(Credit: Electroninks Incorporated)
The Circuit Scribe is a biro-style pen filled with conductive silver ink so that you can scribble circuits anywhere.
If you've ever wanted to learn how to create circuits, it just became a boat-load more accessible. A University of Illinois-based startup has created the Circuit Scribe: a pen so that you can doodle away — and create an electronic circuit into the bargain.
The Circuit Scribe is a little different to thealready on the market. It uses a biro-style rollerball tip instead of a squeezable tube and nozzle to create fine, accurate, fast-drying lines — without wastage.
"Circuit Scribe was made for project based learning," Electroninks Incorporated wrote. "Kids can build circuits and switches in their notebooks and use those concepts to get creative! You can build a circuit with nothing but a coin battery, paper clip, and LED, or build out complex circuits with multiple components."
Although the educational potential is pretty huge, though, it can be used for a number of things: experimenting, designing, prototyping, art, even home DIY. The basic reward tier (US$20 plus shipping) includes a pen and an LED component, but higher reward tiers include a some seriously nifty bits and pieces.
At the US$30 reward tier, you get a component kit including LEDs, batteries, a battery connector, a BJT NPN transistor, a slide switch, jumper stickers, a 9V battery connector, five resistors, two capacitors and a magnetic switch. From there, you can add: a choice of an educational (including projects) or creator notebook, made from paper that works excellently with the ink; more complex components; packs of pens; and a developer kit; and, for US$500, the team will design a component to your specifications.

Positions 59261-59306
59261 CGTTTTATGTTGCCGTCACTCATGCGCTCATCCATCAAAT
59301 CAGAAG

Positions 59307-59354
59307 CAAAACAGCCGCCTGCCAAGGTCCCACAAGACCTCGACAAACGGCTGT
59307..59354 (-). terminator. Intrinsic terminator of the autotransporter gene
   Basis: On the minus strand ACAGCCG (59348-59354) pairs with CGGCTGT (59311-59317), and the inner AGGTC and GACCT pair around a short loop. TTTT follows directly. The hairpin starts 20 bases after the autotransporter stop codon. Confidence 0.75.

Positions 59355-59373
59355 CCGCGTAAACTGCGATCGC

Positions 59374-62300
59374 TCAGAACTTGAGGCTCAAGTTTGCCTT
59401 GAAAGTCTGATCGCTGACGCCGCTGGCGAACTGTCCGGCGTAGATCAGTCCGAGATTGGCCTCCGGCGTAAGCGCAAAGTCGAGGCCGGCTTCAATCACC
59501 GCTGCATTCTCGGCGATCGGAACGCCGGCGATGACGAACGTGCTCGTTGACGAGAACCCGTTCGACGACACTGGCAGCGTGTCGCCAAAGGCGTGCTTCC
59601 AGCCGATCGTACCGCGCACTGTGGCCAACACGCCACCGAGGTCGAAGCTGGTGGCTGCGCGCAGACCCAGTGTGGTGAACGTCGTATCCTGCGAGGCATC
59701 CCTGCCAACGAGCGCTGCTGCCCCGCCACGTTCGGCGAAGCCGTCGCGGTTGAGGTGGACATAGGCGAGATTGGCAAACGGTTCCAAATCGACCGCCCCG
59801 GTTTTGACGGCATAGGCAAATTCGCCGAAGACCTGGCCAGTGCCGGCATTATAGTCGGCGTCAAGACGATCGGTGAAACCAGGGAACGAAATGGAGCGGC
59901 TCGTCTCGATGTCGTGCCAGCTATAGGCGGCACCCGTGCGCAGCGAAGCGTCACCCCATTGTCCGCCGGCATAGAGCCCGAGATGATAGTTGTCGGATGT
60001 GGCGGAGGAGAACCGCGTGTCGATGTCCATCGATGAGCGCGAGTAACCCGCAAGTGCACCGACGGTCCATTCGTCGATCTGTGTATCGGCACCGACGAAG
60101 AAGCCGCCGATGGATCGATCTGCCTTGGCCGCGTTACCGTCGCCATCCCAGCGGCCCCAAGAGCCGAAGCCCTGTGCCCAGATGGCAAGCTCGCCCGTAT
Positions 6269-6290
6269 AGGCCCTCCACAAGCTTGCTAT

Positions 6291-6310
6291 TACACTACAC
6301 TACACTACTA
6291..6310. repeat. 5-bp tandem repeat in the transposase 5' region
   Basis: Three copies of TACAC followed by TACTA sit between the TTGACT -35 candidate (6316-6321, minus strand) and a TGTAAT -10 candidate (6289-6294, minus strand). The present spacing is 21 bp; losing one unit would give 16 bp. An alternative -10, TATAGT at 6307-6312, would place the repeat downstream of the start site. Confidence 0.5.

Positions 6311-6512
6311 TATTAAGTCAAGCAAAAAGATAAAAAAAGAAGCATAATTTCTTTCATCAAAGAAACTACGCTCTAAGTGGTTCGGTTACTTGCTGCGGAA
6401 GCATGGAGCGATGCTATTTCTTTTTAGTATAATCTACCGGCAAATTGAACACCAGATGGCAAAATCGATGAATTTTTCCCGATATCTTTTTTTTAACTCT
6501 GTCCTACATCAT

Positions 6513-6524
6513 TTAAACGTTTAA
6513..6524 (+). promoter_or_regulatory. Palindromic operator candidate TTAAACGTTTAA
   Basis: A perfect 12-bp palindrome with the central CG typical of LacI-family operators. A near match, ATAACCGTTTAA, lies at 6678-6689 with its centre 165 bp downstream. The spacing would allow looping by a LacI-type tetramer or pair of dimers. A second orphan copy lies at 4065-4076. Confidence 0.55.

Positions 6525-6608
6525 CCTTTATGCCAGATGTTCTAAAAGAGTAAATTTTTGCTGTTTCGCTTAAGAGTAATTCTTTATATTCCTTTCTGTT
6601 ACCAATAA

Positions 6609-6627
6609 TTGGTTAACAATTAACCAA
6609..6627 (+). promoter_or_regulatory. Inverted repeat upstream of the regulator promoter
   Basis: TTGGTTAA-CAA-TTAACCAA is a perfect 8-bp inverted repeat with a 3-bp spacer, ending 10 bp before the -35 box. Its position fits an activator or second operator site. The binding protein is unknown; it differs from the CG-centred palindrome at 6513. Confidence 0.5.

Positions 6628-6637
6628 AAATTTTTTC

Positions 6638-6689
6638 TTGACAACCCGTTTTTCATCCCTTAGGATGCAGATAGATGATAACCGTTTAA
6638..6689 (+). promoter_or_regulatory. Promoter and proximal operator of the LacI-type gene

And, of course, once you've played around with it a bit, you can go out and buy your own components.
Each pen, unopened, has a shelf life of about a year; opened, it will write smoothly for about six months before starting to dry out a little. There's enough ink inside for about 60 to 80 metres worth of line drawing. The team also recommends you use glossy-type paper, such as photo paper and printer paper; more porous paper absorbs the ink, so it doesn't work as well.
On standard copy paper, the ink can support a maximum current of about 175mA, so you won't be rewiring your home with it. But we think that's a little bit too ambitious for most anyway.
Head on over to the Circuit Scribe Kickstarter project page for more information to pledge your support.